- Proof of identity.
- Proof of Social Security Number.
- Proof of Texas residency.
TX Drivers License Eligibility Requirements
New Texas driving license candidates must be at least 16 years of age and able to furnish the appropriate documentation proving their identities as well as driver training, if applicable. Drivers license applicants younger than 18 years of age must have completed both behind-the-wheel and classroom driver education requirements to be eligible to take the driving test.
TX Written/Driving Test
Texas new driving license candidates will have to complete a drivers exam, including written and road skills tests in order to obtain a license to drive. Successfully preparing for a DMV drivers test involves taking a practice permit test. Our driving permit practice was designed to introduce learners to the topics that will be covered on the Texas written drivers test.
TX Driving Test
The Texas driving license test measures an applicant's ability to safely operate a motor vehicle in standard traffic conditions. Driving applicants may take the road skills test either at a TX DPS office or through a third party skills testing (TPST) school. Typical TPST providers include select secondary schools located throughout the state. The driving test measures an applicant's ability to:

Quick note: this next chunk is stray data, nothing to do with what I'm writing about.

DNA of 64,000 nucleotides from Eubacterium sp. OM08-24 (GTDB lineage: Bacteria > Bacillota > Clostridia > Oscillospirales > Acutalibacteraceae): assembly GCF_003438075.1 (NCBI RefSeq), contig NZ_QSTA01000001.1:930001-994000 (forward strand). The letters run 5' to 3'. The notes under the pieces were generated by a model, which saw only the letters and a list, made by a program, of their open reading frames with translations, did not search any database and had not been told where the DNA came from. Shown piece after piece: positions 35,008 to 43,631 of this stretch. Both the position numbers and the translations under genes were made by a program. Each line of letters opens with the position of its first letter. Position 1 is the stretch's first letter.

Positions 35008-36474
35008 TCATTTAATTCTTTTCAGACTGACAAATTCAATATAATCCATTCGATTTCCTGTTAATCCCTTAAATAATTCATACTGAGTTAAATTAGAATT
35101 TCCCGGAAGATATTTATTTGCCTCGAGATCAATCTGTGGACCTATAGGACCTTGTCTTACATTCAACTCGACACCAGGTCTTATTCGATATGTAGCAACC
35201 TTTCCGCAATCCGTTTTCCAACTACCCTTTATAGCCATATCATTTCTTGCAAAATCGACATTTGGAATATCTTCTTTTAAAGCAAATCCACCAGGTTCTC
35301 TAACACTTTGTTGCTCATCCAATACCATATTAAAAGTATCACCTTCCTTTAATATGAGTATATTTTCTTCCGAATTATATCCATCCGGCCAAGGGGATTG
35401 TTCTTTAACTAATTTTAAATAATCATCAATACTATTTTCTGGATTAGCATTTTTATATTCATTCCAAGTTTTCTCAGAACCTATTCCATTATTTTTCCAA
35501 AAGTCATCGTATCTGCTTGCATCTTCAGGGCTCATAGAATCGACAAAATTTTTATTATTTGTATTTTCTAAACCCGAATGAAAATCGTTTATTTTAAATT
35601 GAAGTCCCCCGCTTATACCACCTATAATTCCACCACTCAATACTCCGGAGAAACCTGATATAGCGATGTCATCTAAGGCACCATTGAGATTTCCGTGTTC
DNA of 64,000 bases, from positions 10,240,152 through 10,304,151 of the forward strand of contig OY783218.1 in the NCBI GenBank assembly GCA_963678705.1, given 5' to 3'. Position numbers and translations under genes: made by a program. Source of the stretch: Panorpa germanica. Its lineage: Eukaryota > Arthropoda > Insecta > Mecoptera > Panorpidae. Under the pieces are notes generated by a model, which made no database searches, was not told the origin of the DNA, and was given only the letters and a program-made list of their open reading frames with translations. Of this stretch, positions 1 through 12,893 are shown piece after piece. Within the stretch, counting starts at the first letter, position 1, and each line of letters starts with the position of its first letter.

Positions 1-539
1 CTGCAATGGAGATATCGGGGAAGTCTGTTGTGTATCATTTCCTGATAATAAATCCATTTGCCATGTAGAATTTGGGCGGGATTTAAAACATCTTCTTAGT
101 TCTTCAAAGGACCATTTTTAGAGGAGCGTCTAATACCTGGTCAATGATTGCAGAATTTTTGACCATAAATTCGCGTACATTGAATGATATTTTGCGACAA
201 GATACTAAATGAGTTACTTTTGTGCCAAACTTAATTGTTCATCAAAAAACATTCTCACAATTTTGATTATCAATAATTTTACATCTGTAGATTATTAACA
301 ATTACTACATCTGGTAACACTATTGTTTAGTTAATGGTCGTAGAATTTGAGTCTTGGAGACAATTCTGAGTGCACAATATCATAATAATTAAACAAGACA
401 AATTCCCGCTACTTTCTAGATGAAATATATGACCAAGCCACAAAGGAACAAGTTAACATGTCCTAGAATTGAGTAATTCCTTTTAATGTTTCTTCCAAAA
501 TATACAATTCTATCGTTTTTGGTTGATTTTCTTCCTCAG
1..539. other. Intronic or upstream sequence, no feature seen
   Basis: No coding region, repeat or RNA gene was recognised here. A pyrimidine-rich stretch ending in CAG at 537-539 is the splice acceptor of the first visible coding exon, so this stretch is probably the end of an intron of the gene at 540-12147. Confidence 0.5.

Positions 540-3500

- Control the vehicle.
- Observe traffic activity.
- Stay in the lane.
- Correctly utilize turn signals.
Test takers should focus on their driving and refrain from engaging the examiner in conversation during their road skills exam. Following the driving test, the examiner will provide you with a grade and review any errors you may have made. Passing the road test is the final step in securing a TX license to drive.
Drivers have the option of completing a behind-the-wheel course for additional practice.
New Texas Resident
Driving license applicants new to Texas have 90 days to apply for in-state credentials upon becoming a resident. New residents are exempt from taking the written drivers test or the road test if they surrender their out-of-state drivers license. Along with their previous driving license, residents need to provide proof of their identity, Social Security Number, legal presence and Texas residency.
Drivers new to Texas will also need to transfer the title and registration of their current vehicle within 30 days of becoming a resident. The first step in the vehicle registration process is to take your vehicle in for a VIN inspection at a TX DPS inspection station. Service centers are located throughout at automotive businesses such as:
- Auto dealerships.
- Mechanic shops.
- Oil change stations.
Replace Driver's License in Texas
Replace a stolen, destroyed or lost drivers license by visiting a Texas DPS office. For further details on how to replace drivers licenses, click here.
Locate a DMV in Texas
Discover a nearby TX DPS location by visiting the Texas DMV location page. You will be able to view contact details for each branch including telephone numbers, street addresses and DMV hours of operation.